On the PTI government’s disrespect for the poor | Pakistan Today

On the PTI government’s disrespect for the poor

  • They aren’t poor simply because they haven’t tried being rich

Poverty is nobody’s fault but the establishment’s.

On the 11th of January, the government of Pakistan’s official handle tweeted a piece neoliberal wisdom that induced apprehension in at least three ways.

The tweet featured an image with the quote, “If you born poor its not your mistake but if you die poor its your mistake.”

The first thing we notice is that the quote is grammatically incorrect. This is not an alarming problem, and the sky certainly won’t be falling over this Urdu-speaking nation. Its inability to proofread its official tweets and know its from it’s, doesn’t reflect well on the government. The second problem is that the tweet misattributes the quote to Bill Gates. A simple Google search informs us that Gates said no such thing. This is the primary reason the tweet was deleted by the handle.

The third and the most under-discussed reason, one that truly elevates the tweet from a mere gaffe to a scandal, is the government’s shocking ignorance of how poverty works. This perspective is the hallmark of the neoliberal ideology, which appears rooted in the fair world hypothesis. The mind that generated this quote, is one who believes that you are simply what you deserve to be. If you’re an intelligent, hard-working individual, the capitalist system will indubitably reward you with wealth, and you’ll naturally ascend through the imperial hierarchy. ‘Just look at PTI!’, the Insaafians may say.

Of course, this also implies that if you’re poor, it is because you never tried hard enough to amount to anything more in life. It’s your fault. It is not the system that failed you; it is you who ‘chose’ not to live up to the system’s expectation.

We don’t expect our government officials to speak perfect English, or not make the occasional error of tweeting misattributed ‘inspirational’ quotes

The quote is irrational even at the most superficial examination, when one thinks of all famous personalities in the world who died poor. One of Vincent Van Gogh’s famous works – L’Allée des Alyscamps – was purchased by a private collector in 2015 for $66 million. The artist himself, however, died of suicide in 1890. He was nearly penniless, having sold only one of the 860 paintings he created during his own lifetime. Edgar Allen Poe sold his globally acclaimed poem – ‘The Raven’ – for a mere $9 to a publisher. How many successful Pakistani writers and artists can one name simply off the top of one’s head, who died poor despite struggling constantly in life?

A deeply problematic aspect of capitalism is equating success with wealth, as if they always rise and fall in proportion to one another. Paris Hilton, for instance, is not a successful anything and has failed at nearly every endeavor she’s attempted, from acting to singing to being a DJ. She is spectacularly wealthy though, if ‘Hilton’ is any indication.

The poor aren’t poor simply because they haven’t tried being rich. They aren’t poor simply because they aren’t intelligent enough. Have you tried running a household of four on a taxi driver’s salary? That takes intelligence. It is outright abusive to blame the poor for being the architects of their own misery, when the reins of our politico economic system are firmly in the hands of the establishment, comprising of the government and private corporations.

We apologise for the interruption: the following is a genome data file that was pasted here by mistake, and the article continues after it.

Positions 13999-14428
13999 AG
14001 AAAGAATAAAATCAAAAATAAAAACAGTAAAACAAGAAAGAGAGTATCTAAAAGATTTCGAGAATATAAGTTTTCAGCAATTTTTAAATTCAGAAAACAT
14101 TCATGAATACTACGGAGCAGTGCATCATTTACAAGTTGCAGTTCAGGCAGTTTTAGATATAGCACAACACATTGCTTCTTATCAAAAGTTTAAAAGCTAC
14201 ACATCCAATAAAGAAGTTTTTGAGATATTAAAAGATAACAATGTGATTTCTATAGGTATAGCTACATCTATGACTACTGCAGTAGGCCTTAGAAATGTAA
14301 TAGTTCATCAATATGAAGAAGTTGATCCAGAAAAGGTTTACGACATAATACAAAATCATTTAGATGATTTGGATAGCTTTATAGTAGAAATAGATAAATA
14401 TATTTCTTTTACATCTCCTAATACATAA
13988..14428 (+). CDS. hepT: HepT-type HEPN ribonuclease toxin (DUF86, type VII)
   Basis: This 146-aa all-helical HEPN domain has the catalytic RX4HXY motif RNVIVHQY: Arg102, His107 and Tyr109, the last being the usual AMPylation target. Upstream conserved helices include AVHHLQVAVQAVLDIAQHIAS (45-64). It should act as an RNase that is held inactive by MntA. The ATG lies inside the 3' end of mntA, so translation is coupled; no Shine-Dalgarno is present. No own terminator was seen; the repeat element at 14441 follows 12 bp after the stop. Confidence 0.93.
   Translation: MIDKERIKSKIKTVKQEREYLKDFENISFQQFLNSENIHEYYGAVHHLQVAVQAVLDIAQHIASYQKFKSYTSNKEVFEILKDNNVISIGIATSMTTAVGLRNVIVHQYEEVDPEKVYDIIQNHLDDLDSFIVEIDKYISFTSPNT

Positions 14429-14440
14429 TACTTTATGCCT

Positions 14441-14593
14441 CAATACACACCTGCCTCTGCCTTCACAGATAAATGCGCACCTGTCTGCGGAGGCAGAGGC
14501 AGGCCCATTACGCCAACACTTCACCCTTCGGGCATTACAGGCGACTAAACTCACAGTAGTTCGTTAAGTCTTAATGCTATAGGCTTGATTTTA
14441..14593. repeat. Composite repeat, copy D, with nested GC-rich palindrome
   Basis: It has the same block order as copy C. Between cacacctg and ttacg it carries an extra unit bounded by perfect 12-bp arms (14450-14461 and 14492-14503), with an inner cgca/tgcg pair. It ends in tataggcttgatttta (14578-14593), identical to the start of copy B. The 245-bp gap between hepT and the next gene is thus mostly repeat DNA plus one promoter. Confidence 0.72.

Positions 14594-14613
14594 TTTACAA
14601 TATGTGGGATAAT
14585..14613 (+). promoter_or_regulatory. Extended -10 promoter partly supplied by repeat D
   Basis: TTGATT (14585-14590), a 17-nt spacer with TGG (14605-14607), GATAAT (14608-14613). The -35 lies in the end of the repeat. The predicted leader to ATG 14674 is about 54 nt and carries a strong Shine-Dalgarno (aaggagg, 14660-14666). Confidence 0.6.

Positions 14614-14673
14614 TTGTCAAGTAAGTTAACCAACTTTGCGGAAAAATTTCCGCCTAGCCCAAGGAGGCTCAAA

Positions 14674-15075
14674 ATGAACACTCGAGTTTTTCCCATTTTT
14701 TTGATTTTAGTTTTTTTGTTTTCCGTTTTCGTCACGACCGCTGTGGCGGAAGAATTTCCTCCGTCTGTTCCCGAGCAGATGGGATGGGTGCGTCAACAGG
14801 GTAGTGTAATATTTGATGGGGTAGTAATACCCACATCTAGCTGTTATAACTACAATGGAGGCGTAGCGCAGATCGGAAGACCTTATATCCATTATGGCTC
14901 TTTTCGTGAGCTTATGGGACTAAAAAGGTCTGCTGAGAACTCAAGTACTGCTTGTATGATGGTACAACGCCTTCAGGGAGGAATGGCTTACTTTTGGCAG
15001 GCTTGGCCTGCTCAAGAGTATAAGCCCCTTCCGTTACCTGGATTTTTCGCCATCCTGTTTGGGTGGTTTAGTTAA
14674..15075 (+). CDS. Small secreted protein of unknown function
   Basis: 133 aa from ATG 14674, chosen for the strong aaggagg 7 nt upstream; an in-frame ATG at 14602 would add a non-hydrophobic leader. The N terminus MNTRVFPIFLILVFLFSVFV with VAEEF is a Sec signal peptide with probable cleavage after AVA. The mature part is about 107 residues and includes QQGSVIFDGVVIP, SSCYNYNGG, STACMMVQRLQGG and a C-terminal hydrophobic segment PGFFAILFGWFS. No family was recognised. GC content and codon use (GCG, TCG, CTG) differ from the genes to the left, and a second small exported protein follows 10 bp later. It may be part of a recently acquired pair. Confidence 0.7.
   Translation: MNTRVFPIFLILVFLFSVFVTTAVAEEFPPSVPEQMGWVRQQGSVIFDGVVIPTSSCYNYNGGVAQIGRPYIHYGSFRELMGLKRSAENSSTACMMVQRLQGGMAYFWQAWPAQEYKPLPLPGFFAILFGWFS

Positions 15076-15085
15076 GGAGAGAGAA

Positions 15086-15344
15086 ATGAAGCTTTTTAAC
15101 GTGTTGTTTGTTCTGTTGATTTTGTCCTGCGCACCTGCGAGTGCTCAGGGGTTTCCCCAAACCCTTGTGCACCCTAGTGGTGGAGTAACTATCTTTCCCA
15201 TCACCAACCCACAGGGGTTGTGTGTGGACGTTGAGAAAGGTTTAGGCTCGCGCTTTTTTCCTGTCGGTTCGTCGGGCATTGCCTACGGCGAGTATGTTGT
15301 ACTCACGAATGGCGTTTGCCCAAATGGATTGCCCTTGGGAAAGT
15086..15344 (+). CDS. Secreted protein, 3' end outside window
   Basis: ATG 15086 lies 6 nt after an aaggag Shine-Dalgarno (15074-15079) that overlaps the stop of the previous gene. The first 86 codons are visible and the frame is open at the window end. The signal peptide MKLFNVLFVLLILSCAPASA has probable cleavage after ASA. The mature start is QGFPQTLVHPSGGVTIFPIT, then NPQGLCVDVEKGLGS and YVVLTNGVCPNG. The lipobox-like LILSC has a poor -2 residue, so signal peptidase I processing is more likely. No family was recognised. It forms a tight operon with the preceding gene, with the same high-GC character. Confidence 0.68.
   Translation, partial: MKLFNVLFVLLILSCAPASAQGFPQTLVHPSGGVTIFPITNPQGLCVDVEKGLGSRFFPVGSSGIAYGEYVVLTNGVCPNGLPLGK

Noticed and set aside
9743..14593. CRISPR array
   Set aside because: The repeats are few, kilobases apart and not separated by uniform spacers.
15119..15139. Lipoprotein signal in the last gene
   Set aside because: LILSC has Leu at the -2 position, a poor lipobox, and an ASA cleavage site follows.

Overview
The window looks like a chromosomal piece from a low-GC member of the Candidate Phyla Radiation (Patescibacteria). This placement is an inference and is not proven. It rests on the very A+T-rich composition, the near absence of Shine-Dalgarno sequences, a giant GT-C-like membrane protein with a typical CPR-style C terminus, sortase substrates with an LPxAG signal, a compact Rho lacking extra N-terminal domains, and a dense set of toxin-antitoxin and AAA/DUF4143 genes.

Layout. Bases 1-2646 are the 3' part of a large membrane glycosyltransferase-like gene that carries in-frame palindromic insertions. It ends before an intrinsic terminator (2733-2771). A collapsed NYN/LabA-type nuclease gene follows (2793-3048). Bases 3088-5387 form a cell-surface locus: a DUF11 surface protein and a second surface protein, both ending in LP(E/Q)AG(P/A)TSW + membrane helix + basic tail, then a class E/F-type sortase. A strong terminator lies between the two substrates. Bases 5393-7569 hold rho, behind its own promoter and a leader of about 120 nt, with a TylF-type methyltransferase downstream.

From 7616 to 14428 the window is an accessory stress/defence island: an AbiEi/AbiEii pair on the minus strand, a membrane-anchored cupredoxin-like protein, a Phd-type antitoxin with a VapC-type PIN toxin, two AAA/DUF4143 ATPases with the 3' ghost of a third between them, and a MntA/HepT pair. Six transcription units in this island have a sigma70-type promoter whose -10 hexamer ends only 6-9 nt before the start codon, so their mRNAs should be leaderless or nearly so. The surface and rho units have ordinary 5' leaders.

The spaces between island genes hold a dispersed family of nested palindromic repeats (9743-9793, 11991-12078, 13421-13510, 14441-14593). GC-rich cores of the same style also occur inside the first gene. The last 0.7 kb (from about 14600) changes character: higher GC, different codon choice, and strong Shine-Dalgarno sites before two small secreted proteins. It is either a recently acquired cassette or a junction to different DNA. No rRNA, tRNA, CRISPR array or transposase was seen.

I don’t intend on preaching the finer tenets of Marxism to PTI. I simply expect a government entrusted with the task of alleviating poverty in this country, to have some basic understanding of poverty as an economic phenomenon. I’d prefer our government to have some respect for the desperate people it claims to be helping. If the plan of action is to blame the victim; to shame him for underachieving; to beat her with a verbal whip into working harder; then why do we even need these politicians? Would the state not be better off in the hands of my school’s PT teacher; surely he’ll keep the marginalised poor on their feet with regular motivational speeches.

A critic may lambast me for reading far too much into the government’s now-deleted tweet. But this tweet is simply the latest in PTI’s history of haughtiness and cynicism towards the Pakistani people. Where democrats chose to empower and appease the people, PTI scolds and lambasts anyone who challenges PTI’s “turn” to rule. The people lack “sharam” and “haya” for allowing themselves to be ruled by other parties, said Khan’s election campaign ads. The people who greeted Nawaz Sharif are “donkeys”, he said. Liberals are “scum”, he said. A good dictatorship is better than a bad democracy, he said.

When this government says that poor people die because of their own mistakes, I see plenty of reason for us to be outraged but no reason for us to be surprised. This is what happens when we find ourselves being ruled by the party of a sports celebrity and wealthy English socialite with an awami awakening right in time to launch a political party. We have as much reason to expect Mr Khan to empathise with the poor and their struggles, as we have for Donald Trump to develop sudden sympathies for the working class immigrants.

We don’t expect our government officials to speak perfect English, or not make the occasional error of tweeting misattributed ‘inspirational’ quotes. But we do expect them to be more respectful towards the poor, many of whom have invested so much hope in this young government. We expect help, not blame.

Because if you’re born poor, it’s not your mistake. But if you die poor, it’s the mistake of the authorities that are entrusted with the task of making sure you thrive.

Faraz Talat

Faraz Talat is a medical doctor from Rawalpindi and an ardent traveller who writes frequently about science, social politics and international relations.



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